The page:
Hoosier painter T.C. Steele and his wife Selma built their home in 1907 amongst rolling hills, scenic vistas and majestic trees in Brown County, Indiana. Now known as T.C. Steele State Historic Site, you can visit the house and grounds that inspired the noted Indiana artist’s beautiful impressionist paintings. Any now, your experience at T.C. Steele State Historic Site includes even more beauty, interactive opportunities and a deeper dive into the Steeles' story.
Begin your journey in the brand-new 4,600-square-foot Singing Winds Visitor Center, where you’ll begin a tour of the site with an orientation video about the history of the location and find out why – like you – so many people have been drawn to the Steeles’ hilltop home for decades. Here, you’ll also find classroom space, restrooms, the gift shop and other amenities.
Then, travel on to T.C.’s Outdoor Studio, where you and your family can learn about the Hoosier artist’s preferred painting style: en plein air, or painting outdoors. Explore a recreation of the studio wagon Steele used while traveling throughout Indiana as a plein air painter, create your own sketches of the surrounding area, and work en plein air as Steele used to do. Plus, play games with friends and family while discovering more about Steele’s art and life.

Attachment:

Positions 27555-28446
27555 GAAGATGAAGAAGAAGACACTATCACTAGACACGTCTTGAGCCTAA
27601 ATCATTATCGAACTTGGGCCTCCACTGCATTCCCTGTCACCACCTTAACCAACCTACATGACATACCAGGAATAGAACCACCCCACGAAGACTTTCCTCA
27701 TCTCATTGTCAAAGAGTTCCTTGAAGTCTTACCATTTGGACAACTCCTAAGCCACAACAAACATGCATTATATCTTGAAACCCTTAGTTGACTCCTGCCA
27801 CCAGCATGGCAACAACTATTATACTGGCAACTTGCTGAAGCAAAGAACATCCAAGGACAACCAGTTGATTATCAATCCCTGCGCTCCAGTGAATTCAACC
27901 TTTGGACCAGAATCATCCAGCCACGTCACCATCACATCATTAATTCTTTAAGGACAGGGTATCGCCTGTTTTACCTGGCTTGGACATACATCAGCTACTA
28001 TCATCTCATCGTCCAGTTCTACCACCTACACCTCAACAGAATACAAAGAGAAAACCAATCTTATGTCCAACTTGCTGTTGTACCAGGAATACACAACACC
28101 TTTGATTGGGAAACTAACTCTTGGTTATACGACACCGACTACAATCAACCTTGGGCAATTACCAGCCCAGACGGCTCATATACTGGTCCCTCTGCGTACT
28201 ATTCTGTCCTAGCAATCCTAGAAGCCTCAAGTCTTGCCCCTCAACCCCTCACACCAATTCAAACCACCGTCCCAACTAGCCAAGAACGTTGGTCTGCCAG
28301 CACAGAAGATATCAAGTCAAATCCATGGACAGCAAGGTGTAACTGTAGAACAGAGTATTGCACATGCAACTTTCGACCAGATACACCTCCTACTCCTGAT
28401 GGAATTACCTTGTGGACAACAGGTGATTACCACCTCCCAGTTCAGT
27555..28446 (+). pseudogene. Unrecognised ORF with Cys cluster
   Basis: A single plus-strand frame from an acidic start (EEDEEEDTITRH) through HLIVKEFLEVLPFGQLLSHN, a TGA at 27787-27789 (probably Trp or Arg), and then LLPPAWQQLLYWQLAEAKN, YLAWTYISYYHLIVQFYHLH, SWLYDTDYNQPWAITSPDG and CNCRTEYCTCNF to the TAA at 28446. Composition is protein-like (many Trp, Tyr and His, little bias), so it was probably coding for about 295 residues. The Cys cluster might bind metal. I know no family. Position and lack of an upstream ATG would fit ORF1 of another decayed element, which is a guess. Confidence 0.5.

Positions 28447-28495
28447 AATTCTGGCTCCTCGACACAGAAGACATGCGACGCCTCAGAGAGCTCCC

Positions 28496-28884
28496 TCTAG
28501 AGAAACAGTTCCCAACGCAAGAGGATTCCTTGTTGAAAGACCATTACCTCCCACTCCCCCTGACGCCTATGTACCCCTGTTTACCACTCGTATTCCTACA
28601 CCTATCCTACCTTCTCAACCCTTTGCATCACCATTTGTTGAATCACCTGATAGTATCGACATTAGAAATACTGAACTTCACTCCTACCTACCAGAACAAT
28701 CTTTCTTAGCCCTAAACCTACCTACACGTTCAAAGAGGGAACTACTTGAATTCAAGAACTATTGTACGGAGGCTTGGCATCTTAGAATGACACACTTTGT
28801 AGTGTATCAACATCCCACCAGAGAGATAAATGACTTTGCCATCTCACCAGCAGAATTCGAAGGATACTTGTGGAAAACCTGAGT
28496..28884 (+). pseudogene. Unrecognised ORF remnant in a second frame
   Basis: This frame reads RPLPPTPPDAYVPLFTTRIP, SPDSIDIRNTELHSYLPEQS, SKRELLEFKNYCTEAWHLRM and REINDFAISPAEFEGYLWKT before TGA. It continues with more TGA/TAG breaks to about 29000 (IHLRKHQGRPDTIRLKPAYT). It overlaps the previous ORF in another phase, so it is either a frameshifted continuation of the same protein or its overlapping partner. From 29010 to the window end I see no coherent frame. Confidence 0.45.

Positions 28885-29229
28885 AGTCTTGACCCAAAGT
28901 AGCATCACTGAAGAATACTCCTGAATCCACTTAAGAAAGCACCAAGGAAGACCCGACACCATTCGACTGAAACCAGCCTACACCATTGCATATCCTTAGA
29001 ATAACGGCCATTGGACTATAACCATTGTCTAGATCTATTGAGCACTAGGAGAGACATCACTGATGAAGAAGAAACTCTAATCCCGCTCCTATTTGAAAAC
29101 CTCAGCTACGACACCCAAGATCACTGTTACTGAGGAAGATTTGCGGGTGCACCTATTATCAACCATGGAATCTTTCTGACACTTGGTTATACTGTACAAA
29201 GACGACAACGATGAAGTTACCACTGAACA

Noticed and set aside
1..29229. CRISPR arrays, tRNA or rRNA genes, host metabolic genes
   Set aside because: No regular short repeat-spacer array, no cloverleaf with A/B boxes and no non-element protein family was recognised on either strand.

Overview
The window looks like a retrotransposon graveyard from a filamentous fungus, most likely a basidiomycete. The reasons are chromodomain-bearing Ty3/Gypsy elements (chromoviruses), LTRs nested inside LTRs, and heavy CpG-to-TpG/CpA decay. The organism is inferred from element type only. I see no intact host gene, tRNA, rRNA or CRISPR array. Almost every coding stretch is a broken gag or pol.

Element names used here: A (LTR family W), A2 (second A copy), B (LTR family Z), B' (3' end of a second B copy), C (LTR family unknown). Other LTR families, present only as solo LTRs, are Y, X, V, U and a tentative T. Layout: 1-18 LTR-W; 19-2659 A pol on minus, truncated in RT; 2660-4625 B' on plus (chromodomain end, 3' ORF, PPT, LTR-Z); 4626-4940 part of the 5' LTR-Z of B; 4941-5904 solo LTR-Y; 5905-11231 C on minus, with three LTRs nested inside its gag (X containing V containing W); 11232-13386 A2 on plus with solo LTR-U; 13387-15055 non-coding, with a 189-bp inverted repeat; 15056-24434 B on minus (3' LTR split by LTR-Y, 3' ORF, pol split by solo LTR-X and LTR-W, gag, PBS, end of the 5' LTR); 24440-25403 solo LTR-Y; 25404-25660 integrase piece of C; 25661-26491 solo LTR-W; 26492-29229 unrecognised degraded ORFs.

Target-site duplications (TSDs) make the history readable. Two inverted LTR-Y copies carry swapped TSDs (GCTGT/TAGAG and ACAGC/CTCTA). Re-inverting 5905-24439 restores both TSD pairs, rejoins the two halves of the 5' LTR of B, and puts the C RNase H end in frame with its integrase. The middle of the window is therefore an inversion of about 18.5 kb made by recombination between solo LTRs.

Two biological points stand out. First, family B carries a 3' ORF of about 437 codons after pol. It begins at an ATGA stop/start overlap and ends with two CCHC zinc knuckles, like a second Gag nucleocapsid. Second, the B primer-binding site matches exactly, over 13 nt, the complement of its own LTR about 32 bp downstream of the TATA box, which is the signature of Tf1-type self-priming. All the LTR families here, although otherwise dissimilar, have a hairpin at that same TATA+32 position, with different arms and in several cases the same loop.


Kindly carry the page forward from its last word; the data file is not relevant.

Stop by the House of the Singing Winds to experience the home much like T.C. and Selma’s visitors did when the couple lived there. Learn how Selma – an artist in her own right – created a home and gardens in rural Brown County to support her husband’s art and inspire visitors. Pause on the porch to appreciate the spectacular views before venturing inside the home to hear music from that time. See scrapbooks that Selma kept for gardening, and explore the transformed kitchen featuring some of Selma’s stencil art.
The large studio also features plenty of updates, and it’s where you’ll find a new rotation of Steele’s original work. Plus, find out how plein air painters like Steele create their works through interactive activities.
Take time to stroll through the formal gardens where you’ll find information that will be rotated throughout the seasons to showcase the flowers in bloom, plus explore the real locations that inspired Steele at various places around the site and learn more about Steele’s artistic process through hands-on activities.
Along with these site additions, a Motus station will also be opening at the site this spring, which will allow researchers with Indiana University's Environmental Resilience Institute (ERI), founded as part of IU's Prepared for Environmental Grand Challenge initiative, to track wildlife movement in the area. It is the third station to operate in Indiana.
The visitor center and new site activities were funded by private individuals, support from the State of Indiana, the Friends of T.C. Steele and various grant funders.
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